Jonathan: It’s familiar as a Christmas Carol, but the season it describes – with ‘earth as hard iron, water like a stone’ – is more typical of mid to late January, and this year I’d even say it describes life in Uist. Not that I’ve seen Cherubims and Seraphims appearing in the sky – just snow clouds! The weather continues cold but calm, and that means no seaweed cast up on the shore; or rather no fresh seaweed, just an accumulation of rotting old stuff, which is little use for feeding the soil, much of the goodness having already leached out of it. Nonetheless, for a second time I’ve been to Smercleit Taobh a Deas to load up a trailer of the stuff: this morning I’ll be taking that load to the croft to put around the fruit bushes. There are bright spells during the days, and I’ve put these to use working on Tilly’s Fence – the new fence separating off our back garden here at An Gàrradh Mòr; collecting seaweed of course. At other times there’s been sawing firewood – every two or three days. But the main occupation for me right now is catching up on maintenance and decoration of our holiday let at Askernish – plenty to do there!
Jonathan: Early this morning Denise and enjoyed a romantic dawn on the beach at Smercleit Toabh a Deas (South Smerclete) – about a mile to the west, the very SW point of South Uist. The sun came up over Beinn Sciathan on Eriskay the countless islets and skerries of the Sound of Barra were thrown sharply into sillouhette. We left Tilly to tire herself out, rushing hither and thither in search of something smelly or to chase. We enjoyed the soft sea air, the call of the many sea birds, the tumble of the waves on the Atlantic shore …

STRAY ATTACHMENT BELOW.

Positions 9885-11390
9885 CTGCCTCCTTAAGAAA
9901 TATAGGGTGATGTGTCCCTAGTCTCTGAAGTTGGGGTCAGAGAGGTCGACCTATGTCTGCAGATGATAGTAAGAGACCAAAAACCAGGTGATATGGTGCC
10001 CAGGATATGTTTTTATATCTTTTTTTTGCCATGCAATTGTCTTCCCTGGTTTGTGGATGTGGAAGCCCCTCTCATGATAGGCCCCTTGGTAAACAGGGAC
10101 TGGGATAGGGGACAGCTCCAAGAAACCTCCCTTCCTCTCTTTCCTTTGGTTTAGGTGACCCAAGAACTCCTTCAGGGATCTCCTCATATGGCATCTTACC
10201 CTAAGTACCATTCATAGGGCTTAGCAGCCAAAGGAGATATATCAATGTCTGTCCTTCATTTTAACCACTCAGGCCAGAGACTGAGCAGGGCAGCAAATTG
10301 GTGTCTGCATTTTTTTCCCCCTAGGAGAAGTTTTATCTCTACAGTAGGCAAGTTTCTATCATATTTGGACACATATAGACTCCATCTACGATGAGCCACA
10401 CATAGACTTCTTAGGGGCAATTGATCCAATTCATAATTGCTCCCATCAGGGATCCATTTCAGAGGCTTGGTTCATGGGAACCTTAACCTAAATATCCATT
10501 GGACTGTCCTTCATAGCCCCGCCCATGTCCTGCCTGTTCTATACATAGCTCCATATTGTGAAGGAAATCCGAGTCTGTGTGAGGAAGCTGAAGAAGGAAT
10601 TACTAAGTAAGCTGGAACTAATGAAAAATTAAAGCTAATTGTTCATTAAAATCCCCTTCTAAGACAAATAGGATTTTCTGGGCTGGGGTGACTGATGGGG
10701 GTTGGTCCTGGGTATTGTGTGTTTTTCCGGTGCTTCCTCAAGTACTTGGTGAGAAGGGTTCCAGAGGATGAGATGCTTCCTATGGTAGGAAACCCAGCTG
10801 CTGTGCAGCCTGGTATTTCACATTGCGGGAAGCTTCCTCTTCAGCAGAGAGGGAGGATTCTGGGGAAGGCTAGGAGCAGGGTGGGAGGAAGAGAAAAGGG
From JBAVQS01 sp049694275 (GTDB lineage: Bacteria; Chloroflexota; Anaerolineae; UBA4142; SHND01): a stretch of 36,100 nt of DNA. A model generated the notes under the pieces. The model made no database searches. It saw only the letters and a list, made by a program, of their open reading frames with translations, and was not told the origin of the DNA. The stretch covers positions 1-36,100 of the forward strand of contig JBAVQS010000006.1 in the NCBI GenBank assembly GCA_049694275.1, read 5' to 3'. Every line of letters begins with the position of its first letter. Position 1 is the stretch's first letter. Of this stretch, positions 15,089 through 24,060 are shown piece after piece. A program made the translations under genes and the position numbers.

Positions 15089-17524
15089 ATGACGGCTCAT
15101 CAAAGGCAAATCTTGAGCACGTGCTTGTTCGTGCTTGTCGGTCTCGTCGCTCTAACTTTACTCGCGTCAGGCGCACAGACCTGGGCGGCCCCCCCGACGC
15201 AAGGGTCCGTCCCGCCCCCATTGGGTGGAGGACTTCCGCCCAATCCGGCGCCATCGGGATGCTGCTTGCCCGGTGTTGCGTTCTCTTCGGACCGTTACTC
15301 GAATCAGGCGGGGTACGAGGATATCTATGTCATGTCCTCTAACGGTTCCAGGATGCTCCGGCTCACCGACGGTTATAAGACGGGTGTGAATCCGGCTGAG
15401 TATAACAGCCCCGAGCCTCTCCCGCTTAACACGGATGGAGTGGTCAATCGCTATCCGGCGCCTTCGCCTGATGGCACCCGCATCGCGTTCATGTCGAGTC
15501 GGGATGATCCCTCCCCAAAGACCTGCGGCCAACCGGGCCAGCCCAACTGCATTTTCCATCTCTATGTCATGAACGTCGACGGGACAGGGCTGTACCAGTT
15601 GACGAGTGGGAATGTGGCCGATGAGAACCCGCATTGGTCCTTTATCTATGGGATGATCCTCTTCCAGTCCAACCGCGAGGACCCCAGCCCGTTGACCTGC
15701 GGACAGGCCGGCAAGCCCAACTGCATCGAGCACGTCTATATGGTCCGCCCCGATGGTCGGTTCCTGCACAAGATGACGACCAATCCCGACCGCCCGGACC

… and pressed on regardless with gathering seaweed for our compost heap and mulching the soft fruit. Denise selected the seaweed and loaded the wheelbarrows, I took them up to the trailer and loaded that up. After half an hour the trailer was as full as it could take without risk of bursting a tyre, Tilly was called back (she came with a great lump of fresh fat, recently cut from a home-butchered beef or mutton carcase I suspect) and then back to the walled garden.
After a cup of fresh coffee and toast, we reversed the operation, with me emptying the trailer into barrows, Denise taking them to the compost heap.
This was the second trailer load – we did the same thing yesterday. That’s well over a tonne of weed taken together. We’ll make a similar trip each week – weather permitting and if enough weed has accumulated – right through to Easter. A fantastic way to enjoy the beauty of a Hebridean winter: Keep warm, keep fit, grow food!
Denise: This afternoon J and I dug out the compost heap. It’s 2 pallets by 2 pallets in size, and after rotting down is about 1m full, so probably 10 tonne or more to shift. I was on the heap digging and loading, J was running and up and down with the barrows to the growing ‘pods’ (each within a low wooden shelter fence). 3 pods requiring compost, each taking 18 barrowfulls, plus 9 barrows each for two greenhouses and 2 barrows for a 2.4m x 0.8m growing box we use for salads. By J’s reckoning that’s 74 barrow loads. Absolutely exhausting, but incredibly satisfying, putting goodness back into the soil and the promise of good things next year.